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Cancer Res. 2004 Apr 15;64(8):2918-22.

Sequence variants of toll-like receptor 4 are associated with prostate cancer risk: results from the CAncer Prostate in Sweden Study.

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Center for Human Genomics, Wake Forest University School of Medicine, Winston-Salem, North Carolina, USA.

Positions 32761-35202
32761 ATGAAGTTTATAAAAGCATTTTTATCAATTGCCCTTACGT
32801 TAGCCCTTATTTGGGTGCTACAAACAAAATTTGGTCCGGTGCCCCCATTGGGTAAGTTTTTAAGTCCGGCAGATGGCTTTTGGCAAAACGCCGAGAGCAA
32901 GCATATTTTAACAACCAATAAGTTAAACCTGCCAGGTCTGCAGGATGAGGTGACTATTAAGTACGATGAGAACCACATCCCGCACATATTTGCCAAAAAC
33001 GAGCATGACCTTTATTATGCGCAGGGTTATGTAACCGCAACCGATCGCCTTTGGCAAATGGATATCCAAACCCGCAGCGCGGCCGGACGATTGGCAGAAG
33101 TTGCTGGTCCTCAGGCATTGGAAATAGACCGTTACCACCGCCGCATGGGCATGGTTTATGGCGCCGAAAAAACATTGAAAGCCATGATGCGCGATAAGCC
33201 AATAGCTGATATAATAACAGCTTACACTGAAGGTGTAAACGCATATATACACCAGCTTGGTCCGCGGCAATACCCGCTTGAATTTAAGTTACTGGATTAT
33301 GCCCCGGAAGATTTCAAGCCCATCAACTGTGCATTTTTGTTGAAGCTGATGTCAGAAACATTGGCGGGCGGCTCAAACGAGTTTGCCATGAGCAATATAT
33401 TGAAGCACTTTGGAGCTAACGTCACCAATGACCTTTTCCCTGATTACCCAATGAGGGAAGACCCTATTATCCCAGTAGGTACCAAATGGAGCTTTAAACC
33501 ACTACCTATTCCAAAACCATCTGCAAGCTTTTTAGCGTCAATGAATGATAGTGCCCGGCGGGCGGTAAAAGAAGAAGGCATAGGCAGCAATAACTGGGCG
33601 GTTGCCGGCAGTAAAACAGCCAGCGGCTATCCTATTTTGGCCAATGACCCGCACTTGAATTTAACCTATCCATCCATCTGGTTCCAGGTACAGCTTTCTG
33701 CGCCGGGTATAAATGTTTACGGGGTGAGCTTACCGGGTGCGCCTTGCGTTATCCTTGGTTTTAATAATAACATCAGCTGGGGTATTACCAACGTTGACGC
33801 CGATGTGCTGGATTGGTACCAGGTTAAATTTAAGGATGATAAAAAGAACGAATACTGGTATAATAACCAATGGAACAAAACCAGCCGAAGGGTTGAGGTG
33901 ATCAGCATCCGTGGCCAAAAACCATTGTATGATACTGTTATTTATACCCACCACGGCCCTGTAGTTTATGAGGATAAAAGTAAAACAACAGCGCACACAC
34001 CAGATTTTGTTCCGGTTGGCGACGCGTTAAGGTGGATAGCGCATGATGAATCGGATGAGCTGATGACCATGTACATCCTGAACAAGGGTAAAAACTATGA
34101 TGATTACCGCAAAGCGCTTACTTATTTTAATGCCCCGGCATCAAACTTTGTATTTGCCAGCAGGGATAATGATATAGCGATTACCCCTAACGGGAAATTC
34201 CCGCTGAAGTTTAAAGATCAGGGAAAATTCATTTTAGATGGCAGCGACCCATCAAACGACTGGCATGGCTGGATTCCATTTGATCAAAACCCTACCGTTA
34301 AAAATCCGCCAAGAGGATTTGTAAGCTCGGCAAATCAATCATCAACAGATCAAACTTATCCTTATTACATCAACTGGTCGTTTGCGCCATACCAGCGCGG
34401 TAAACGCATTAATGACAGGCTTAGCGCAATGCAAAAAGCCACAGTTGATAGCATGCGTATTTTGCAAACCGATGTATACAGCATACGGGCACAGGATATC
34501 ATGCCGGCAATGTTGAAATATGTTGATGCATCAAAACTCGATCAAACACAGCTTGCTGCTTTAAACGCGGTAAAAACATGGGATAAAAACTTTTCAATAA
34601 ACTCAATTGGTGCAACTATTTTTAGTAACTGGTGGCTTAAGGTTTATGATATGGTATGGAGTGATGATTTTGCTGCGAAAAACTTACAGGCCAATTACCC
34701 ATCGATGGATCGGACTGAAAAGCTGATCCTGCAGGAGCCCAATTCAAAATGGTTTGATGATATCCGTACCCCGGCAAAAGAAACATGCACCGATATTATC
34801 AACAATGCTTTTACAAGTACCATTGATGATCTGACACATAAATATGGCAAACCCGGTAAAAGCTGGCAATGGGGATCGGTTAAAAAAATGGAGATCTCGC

Inflammation has been implicated as an etiological factor in several human cancers. Growing evidence suggests that chronic inflammation may also play a role in the etiology of prostate cancer. Considering that genetic susceptibility is a major risk factor for this disease, we hypothesize that sequence variants in genes that regulate inflammation may modify individual susceptibility to prostate cancer. The lipopolysaccharide receptor Toll-like receptor 4 (TLR4) is a central player in the signaling pathways of the innate immune response to infection by Gram-negative bacteria and is an important candidate inflammatory gene. We performed a systematic genetic analysis of TLR4 sequence variants by evaluating eight single-nucleotide polymorphisms that span the entire gene among 1383 newly diagnosed prostate cancer patients and 780 age- and residence-matched controls in Sweden. We found an association between a sequence variant (11381G/C) in the 3'-untranslated region of the TLR4 gene and prostate cancer risk. The frequency of the variant genotypes (CG or CC) was significantly higher in the patients (24.1%) than in the controls (19.7%; P = 0.02). The frequency of risk genotypes among patients diagnosed before the age of 65 years was even higher (26.3%). Compared with men who had the wild-type genotype of this single-nucleotide polymorphism (GG), those with GC or CC genotypes had a 26% increased risk for prostate cancer (odds ratio, 1.26; 95% confidence interval, 1.01-1.57) and 39% increased risk increased risk for early onset prostate cancer (before age 65 years; odds ratio, 1.39; 95% confidence interval, 1.02-1.91). The risk attributable to this variant for prostate cancer in Sweden was estimated to be 4.9%. Although the biological mechanism of the observed association remains to be elucidated, our finding supports a role for a bacteria-associated response pathway, possibly acting via inflammation, in the development of prostate cancer.

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